James Nien and his family in Kenya James Nien with his Kenyan-based wife Chudier and daughter Nyanok.Supplied: James Nien
Former refugee launches crowdfunding appeal to reunite family in Kenya in Central Queensland
James Nien survived abduction and war to create a new life in Australia 17 years ago, but has now had to turn to crowdfunding to bring his wife and young daughter to live with him in Central Queensland.
Born in South Sudan, Mr Nien was kidnapped and forced into service as a child solder in the 1980s.
He managed to escape and as a refugee he settled in Australia in 2000.
As an Australian citizen for the past 14 years, he works as a gambling councillor with Relationships Australia.
On a trip to visit family in Africa in 2011, during a brief period of peace and South Sudan’s independence, he met Chudier.
After only two years of independence, war erupted again in 2013 between South Sudan and an Islamist cell.
“That war was very painful, very destructive,” Mr Nien said.
“My in-laws escaped to a refugee camp [in Nairobi, Kenya], living with my wife.
“There’s nowhere they can go, it’s dangerous even in Kenya. People have been kidnapped.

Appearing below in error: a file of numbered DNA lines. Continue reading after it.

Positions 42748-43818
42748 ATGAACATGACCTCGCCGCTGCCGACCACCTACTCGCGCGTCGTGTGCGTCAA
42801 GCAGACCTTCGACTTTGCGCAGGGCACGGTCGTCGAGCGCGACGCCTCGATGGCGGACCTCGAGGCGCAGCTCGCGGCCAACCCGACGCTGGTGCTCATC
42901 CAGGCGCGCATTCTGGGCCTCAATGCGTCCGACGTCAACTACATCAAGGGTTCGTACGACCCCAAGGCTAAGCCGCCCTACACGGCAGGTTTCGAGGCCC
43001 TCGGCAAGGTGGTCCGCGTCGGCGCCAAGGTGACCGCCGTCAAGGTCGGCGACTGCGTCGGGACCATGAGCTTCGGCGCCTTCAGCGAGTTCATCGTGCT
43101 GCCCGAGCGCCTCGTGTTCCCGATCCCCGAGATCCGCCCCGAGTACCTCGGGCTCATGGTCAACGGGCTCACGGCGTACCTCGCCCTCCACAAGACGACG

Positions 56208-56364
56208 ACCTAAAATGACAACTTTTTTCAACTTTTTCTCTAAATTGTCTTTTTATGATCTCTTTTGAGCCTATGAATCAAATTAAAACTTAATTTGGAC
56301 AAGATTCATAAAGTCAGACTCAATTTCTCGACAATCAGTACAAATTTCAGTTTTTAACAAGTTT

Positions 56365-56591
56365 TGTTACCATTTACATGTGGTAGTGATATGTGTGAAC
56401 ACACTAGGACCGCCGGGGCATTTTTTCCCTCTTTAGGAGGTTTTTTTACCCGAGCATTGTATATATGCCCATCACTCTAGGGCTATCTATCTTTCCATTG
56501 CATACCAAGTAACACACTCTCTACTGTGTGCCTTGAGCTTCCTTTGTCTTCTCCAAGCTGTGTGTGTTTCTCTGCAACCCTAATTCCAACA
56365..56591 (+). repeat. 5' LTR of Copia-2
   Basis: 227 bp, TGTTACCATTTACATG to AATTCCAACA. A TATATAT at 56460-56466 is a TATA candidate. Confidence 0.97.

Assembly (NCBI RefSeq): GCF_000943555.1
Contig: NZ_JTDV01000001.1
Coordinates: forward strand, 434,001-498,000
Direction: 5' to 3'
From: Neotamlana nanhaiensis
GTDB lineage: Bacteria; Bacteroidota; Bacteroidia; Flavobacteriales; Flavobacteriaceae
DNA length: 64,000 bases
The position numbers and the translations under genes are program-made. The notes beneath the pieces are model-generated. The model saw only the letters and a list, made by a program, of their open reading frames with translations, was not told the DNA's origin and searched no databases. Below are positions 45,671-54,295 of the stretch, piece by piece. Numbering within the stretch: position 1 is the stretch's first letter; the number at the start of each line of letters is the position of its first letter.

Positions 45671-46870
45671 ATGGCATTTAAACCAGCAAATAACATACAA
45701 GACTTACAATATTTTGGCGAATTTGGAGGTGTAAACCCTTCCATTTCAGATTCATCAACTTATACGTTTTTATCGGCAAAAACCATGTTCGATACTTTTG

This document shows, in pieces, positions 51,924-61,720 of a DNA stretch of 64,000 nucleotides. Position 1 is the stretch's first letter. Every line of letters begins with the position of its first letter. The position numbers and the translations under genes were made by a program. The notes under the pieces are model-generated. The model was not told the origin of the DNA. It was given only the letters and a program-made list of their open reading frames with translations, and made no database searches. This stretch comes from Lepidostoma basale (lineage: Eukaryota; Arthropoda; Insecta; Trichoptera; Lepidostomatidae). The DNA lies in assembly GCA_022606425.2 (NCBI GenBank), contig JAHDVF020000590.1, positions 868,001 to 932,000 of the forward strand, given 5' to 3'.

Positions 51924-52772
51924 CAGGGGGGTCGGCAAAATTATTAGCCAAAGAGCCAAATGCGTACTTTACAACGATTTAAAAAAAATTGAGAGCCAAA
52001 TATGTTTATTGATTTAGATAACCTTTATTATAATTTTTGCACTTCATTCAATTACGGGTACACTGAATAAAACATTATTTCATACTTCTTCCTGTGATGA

“The longer they live there the more they’re going to be traumatised.”
Most of James’ salary goes to support Chudier and their 14 month old daughter, Nyanok, as well as child support for his Australian son from an earlier marriage.
That financial responsibility means he is unable to pay the immigration visa charges to bring his family to Australia which amounts to $10,000 for Chudier, $3,000 for Nyanok, plus $4,000 medical and travel expenses.
“It’s very emotionally and mentally hard,” Mr Nien said.
“I can’t go to the government and say ‘I need my family here, I’m a citizen’. I have to fulfil my obligation of paying their visa.
“I’m in between the system and my family. The process needs this money.”
Having exhausted other options such as taking out a loan, Mr Nien turned to crowdfunding to cover the expenses before the fees for visas rise in July.
“It was not easy, because I have very strong pride,” he said. “But I don’t have any choice left, this is my last resort.
“I work hard here. Living in Australia we can be together and this job will sustain us like any other Australian family.”